That is, monasteries housing both monks and nuns. Such
communities were especially common in the Celtic Church,
but could be found throughout the Orthodox world at
various times. Because of the danger of scandal, they
almost always were eventually turned into single-sex
monasteries; I am unaware of any existing in modern times.
Norman Hugh Redington
- Some obvious problems:
St. Jerome: Epistle 117:
To a Mother and Daughter Living in Gaul.
Both widowed mother and single daughter
are trying to live as nuns, but through some disagreement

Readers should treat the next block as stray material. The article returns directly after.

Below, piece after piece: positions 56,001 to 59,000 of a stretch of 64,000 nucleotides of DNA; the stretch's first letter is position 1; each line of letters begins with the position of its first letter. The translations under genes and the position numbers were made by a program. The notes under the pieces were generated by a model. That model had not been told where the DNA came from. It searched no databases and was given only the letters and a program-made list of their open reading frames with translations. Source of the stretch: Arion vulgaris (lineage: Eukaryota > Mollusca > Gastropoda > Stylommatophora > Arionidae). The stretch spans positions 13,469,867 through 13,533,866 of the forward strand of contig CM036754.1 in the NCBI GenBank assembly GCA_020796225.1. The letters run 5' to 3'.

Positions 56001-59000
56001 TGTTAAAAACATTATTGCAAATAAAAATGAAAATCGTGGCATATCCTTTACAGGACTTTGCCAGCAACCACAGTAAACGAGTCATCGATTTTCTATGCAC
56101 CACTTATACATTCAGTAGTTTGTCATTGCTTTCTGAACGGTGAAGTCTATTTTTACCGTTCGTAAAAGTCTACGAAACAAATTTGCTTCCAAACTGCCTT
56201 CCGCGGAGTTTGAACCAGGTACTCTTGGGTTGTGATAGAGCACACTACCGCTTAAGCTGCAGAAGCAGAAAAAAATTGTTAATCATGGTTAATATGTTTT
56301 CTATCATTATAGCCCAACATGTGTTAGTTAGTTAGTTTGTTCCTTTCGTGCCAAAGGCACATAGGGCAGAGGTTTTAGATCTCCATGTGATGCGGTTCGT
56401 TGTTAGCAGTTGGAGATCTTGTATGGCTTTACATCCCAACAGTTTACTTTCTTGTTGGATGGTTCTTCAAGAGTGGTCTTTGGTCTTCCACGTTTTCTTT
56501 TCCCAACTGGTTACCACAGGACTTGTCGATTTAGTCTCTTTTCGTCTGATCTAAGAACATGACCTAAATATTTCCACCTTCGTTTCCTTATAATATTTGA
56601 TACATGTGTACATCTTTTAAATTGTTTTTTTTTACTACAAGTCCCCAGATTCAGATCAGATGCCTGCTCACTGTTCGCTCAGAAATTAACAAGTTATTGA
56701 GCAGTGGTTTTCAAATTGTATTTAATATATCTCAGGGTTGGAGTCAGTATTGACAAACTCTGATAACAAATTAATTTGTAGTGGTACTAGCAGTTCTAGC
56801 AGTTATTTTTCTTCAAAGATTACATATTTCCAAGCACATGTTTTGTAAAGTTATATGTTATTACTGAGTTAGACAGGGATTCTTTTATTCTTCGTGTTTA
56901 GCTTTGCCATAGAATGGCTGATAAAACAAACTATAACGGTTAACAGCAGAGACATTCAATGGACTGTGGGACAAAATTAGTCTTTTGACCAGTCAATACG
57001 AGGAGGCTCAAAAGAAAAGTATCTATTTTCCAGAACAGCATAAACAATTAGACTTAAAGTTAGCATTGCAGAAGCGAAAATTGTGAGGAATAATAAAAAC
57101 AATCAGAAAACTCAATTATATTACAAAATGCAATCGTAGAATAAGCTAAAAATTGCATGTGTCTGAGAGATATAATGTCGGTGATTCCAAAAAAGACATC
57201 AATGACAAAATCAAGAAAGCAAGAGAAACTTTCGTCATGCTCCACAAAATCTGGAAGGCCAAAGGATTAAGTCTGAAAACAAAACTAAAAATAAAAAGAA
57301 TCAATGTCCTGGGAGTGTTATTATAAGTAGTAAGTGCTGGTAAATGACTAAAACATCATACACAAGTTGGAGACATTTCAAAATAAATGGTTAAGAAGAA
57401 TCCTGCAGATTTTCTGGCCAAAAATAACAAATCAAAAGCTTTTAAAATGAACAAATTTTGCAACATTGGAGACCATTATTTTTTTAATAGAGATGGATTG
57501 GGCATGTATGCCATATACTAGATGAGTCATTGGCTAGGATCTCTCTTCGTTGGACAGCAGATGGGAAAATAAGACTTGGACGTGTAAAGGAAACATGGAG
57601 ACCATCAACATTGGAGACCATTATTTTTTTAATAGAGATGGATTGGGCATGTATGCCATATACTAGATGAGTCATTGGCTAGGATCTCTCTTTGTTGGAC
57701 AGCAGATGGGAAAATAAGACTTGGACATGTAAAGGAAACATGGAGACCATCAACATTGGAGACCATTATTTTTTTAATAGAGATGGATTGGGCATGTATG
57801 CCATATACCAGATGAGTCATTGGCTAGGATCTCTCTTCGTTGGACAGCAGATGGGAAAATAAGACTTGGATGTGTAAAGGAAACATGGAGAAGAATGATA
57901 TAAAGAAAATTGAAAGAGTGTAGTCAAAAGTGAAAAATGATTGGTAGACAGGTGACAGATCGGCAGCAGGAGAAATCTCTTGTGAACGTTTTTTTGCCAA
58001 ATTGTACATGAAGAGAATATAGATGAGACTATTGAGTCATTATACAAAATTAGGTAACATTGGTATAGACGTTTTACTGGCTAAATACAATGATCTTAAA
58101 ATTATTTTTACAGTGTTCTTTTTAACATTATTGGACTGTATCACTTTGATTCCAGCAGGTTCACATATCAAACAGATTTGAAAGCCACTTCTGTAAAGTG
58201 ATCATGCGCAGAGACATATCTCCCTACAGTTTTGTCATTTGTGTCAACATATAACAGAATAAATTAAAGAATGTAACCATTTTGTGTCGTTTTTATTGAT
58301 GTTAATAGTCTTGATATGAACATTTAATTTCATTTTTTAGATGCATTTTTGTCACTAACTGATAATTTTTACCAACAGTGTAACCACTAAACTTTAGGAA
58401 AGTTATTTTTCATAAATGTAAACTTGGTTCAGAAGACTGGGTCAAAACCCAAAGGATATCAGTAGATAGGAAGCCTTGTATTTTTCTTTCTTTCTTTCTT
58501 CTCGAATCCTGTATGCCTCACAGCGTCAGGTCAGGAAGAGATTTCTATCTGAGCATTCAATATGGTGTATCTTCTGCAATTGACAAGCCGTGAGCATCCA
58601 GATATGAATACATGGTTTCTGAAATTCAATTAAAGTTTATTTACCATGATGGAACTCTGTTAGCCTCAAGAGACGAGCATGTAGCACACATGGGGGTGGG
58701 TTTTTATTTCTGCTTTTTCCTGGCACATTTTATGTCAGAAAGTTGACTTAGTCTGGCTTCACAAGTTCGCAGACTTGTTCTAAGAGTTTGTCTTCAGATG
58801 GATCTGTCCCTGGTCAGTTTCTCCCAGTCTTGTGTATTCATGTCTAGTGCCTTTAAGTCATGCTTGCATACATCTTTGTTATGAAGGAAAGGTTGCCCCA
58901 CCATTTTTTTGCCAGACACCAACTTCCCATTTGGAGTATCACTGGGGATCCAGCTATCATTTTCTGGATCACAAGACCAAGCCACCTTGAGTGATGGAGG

live apart. Moreover, both have invited male monastics
to live with them as "chaste protectors". Jerome
addresses some of the problems of "double
monasticism" and "monasticism in the world".
He also paints an extremely vivid portrait of an upper-class
Roman dinner-party -- not particularly decadent, but
still an inappropriate place for nuns.
- Some famous double-monasteries:
Return to St Pachomius Library.